6 Outdoors Tips from Angry Boulder Locals

Jesse Varner
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For all of its feel-good mellowness, Boulder takes its outdoor playgrounds pretty seriously. Behind that veneer of detached enlightenment are a lot of people who put the Type-A in "namaste". In an effort to forge peace between locals and those not yet acquainted with Boulder's unwritten rules, we got to thinking: What really bugs Boulder locals when it comes to outdoors etiquette?

Using the unscientific scientific approach of plying Boulderites with free craft beer, the pearls of wisdom began to flow. Here’s their advice, slightly paraphrased for our more genteel readers.

1. Don’t ride your @#&! road bike in Boulder Canyon.

There are no bikes in this picture. Let's keep it that way!
There are no bikes in this picture. Let's keep it that way! James Dziezynski

Boulder Canyon is a beautiful place to get run over. Legendary granite walls tower over the swiftly moving Boulder Creek, a rugged postcard-like setting where paramedics can enjoy a moment of mountain tranquility before loading your battered carcass into the ambulance.

While it’s not technically illegal to road bike in the canyon, it’s a stupendously bad idea. It’s heavily trafficked and narrow, and far too many drivers take the corners like they are playing Mario Kart. Because the shoulders are too narrow for a safe bike lane for the majority of the canyon, a single cyclist can quickly accumulate a caravan of furious drivers behind them.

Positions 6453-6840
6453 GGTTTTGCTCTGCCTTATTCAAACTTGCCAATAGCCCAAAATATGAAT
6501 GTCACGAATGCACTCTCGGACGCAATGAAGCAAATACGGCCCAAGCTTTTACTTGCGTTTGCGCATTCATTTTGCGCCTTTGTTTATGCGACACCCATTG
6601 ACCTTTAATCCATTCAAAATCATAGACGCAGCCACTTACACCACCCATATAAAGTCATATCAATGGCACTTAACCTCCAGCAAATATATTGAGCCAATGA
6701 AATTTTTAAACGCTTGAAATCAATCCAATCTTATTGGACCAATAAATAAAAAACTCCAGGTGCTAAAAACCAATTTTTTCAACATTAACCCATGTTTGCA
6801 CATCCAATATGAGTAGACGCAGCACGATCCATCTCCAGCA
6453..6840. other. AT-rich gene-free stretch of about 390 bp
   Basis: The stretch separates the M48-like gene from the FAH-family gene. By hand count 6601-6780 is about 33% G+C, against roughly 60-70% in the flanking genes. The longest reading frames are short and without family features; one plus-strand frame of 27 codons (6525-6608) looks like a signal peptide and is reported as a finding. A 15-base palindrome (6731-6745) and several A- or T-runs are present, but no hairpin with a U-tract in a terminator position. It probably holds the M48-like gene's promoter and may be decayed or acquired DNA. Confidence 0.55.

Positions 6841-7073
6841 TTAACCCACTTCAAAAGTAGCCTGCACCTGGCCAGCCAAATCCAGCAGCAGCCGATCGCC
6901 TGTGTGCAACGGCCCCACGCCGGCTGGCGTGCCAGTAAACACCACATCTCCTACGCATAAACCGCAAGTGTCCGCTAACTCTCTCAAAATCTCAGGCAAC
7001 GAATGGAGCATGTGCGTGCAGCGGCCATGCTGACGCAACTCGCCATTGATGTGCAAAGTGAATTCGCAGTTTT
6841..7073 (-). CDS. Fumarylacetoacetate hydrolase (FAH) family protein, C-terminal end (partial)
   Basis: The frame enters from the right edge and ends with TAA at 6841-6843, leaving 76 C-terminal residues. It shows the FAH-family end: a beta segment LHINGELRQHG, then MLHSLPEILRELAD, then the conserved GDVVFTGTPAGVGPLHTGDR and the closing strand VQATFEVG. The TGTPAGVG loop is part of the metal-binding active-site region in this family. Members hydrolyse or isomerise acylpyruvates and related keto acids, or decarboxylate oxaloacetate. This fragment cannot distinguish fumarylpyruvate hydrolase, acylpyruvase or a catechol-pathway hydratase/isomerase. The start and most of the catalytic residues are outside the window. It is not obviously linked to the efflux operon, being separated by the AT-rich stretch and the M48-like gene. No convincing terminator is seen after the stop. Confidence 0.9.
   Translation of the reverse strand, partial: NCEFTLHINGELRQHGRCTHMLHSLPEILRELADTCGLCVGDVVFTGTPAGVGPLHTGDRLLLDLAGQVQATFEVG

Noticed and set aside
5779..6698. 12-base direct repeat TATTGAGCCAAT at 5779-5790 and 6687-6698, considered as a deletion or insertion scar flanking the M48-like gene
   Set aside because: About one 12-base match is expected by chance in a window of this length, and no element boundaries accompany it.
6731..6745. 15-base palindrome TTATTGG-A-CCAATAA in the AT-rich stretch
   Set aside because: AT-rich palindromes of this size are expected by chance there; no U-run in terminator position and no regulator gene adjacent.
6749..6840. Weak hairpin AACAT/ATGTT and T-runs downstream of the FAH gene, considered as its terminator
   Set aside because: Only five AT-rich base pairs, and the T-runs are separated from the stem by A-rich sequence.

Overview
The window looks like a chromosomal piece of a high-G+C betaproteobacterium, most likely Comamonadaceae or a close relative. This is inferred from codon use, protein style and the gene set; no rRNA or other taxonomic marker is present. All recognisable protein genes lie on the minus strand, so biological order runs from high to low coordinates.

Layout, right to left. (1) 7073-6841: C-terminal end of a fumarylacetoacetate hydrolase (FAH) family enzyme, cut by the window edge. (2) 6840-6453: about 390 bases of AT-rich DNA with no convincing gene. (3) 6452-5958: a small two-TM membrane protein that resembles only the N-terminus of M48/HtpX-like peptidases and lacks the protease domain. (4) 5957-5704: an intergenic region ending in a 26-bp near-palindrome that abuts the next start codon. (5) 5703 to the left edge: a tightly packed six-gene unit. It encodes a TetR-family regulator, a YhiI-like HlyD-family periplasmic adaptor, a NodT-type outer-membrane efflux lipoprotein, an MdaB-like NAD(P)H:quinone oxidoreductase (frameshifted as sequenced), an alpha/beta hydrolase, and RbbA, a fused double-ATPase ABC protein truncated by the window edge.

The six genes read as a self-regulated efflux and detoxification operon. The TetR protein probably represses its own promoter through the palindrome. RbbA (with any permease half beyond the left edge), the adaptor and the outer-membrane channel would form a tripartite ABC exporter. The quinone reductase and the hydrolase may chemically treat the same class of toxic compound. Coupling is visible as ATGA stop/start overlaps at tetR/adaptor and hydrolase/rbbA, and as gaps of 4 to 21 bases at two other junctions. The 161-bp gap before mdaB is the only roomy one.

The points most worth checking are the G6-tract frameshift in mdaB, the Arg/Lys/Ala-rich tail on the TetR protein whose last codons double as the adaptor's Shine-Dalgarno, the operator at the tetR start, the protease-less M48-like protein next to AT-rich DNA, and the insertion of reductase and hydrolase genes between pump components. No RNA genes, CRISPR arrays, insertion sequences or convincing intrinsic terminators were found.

Mountain bikers trying to connect the Boulder Creek Path to Betasso get a slight reprieve from judgment here (and they will be glad to know Boulder plans to extend the creek path to Betasso’s connector trail by 2017, eliminating the need to pedal on the road). But road cyclists who avoid the dirt part of the creek path and ride the road because they don’t want their precious carbon-fiber frames getting a pebble scratch do not get a pass.

Plenty of other roads offer better ways to get your vertical fix: Flagstaff Road, Lefthand Canyon, and Linden Avenue, to name a few. If you want to drive up and park at the base of Magnolia Road, both Magnolia and Sugarloaf Roads are steep, fun rides (though they both eventually turn to dirt).

2. For &%@'$ sake, stay off the muddy trails.

Take only pictures, don't even leave footprints
Take only pictures, don't even leave footprints Pixabay.com

Boulder’s city officials are conservative when it comes to closing trails, which can annoy locals. But it’s done for a good reason: The dry, arid landscape makes Boulder’s soil layers especially vulnerable to damage when trails get muddy. Foot traffic can mess up drainage and stability, especially on uphill segments. Damage from bikes and horses is even more impactful. (Bike-riding horses? Downright devastating.)

The point is: Our beloved trails are more delicate than they seem and when they get screwed up, they get closed for extended periods of time. Consider visiting North Boulder’s trail network, such as the Sage and Degge Trails when the land is soggy. They get more sun and tend to dry out before the city’s western and southern trails.

3. Respect the ** @#&!  ***bird closures.*

Seriously, stay out of my nest.
Seriously, stay out of my nest. Pixabay.com

Go ahead, make a Boulder climber’s day. The community has a serious presence online, waiting for you to share your hero shots from climbing at a closed crag. Before you post that picture of your hot girlfriend (or boyfriend, we’re not biased here) following your lead, make sure you haven’t topped out in a bat or raptor closure area. You will be eviscerated by local climbers, who will also make fun of your girlfriend / boyfriend.